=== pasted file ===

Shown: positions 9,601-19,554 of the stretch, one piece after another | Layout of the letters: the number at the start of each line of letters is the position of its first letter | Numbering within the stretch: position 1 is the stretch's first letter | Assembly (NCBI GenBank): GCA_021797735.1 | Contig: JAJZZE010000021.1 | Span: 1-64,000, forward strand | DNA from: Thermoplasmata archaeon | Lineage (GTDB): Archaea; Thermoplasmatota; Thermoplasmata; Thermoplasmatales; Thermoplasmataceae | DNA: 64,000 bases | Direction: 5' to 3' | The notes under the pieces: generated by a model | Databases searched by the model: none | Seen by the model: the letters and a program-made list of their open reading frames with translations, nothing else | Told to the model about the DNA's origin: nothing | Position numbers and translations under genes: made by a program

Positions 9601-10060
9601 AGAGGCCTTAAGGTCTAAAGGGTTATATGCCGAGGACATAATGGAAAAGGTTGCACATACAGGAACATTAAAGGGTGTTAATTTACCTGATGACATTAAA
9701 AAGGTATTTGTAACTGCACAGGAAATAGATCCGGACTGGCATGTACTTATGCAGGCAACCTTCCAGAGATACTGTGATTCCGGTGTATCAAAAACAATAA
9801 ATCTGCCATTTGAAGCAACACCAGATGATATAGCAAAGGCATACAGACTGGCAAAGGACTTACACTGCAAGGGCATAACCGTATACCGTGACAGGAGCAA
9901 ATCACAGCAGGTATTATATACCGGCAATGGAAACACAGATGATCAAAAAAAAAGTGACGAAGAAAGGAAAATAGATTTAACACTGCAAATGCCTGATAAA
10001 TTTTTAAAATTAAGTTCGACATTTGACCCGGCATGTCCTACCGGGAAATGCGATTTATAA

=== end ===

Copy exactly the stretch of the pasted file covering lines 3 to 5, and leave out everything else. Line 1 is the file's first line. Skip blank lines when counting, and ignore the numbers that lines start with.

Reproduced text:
9601 AGAGGCCTTAAGGTCTAAAGGGTTATATGCCGAGGACATAATGGAAAAGGTTGCACATACAGGAACATTAAAGGGTGTTAATTTACCTGATGACATTAAA
9701 AAGGTATTTGTAACTGCACAGGAAATAGATCCGGACTGGCATGTACTTATGCAGGCAACCTTCCAGAGATACTGTGATTCCGGTGTATCAAAAACAATAA
9801 ATCTGCCATTTGAAGCAACACCAGATGATATAGCAAAGGCATACAGACTGGCAAAGGACTTACACTGCAAGGGCATAACCGTATACCGTGACAGGAGCAA